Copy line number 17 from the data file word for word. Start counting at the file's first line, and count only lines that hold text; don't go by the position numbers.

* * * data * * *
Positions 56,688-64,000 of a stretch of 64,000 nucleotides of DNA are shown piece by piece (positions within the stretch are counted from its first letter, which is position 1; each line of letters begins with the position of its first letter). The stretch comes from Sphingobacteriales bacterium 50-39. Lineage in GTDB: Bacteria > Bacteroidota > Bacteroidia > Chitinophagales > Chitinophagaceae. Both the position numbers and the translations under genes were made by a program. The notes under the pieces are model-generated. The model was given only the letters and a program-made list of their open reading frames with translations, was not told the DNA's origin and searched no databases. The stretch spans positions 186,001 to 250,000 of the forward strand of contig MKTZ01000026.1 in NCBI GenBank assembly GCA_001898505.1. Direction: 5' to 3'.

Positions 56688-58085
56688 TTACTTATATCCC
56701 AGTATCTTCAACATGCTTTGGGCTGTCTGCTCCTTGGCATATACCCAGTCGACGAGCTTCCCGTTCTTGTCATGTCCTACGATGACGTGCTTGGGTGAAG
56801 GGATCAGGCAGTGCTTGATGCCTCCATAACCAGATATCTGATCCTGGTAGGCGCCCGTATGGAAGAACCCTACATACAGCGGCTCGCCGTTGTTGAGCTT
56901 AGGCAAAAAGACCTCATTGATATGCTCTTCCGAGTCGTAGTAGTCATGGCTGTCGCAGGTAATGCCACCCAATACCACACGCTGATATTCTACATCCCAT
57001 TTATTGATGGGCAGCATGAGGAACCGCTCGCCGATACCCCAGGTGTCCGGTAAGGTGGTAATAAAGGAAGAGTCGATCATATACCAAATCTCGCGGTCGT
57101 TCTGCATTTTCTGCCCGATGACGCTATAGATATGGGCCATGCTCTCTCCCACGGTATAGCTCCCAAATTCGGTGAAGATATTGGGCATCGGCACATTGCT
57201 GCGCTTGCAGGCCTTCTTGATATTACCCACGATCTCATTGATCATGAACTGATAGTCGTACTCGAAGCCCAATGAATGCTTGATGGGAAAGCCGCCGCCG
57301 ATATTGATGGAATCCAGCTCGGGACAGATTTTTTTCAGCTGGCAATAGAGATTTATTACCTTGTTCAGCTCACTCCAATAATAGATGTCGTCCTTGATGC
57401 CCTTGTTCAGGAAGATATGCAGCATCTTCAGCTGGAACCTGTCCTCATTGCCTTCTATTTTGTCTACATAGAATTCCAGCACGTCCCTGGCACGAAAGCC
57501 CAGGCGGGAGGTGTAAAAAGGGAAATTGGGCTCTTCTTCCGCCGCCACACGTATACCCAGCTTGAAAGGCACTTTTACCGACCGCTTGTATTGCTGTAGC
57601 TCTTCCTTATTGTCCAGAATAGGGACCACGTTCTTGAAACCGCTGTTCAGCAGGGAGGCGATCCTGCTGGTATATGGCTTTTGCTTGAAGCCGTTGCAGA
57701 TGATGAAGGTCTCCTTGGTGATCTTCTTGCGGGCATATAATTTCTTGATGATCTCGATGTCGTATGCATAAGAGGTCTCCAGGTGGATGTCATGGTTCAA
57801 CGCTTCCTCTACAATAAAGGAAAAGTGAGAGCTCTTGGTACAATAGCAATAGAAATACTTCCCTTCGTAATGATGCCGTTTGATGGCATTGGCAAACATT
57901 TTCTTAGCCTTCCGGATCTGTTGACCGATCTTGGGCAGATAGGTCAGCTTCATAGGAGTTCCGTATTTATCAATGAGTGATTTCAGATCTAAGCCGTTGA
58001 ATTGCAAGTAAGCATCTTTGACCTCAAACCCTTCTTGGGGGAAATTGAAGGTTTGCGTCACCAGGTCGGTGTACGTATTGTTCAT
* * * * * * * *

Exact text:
58001 ATTGCAAGTAAGCATCTTTGACCTCAAACCCTTCTTGGGGGAAATTGAAGGTTTGCGTCACCAGGTCGGTGTACGTATTGTTCAT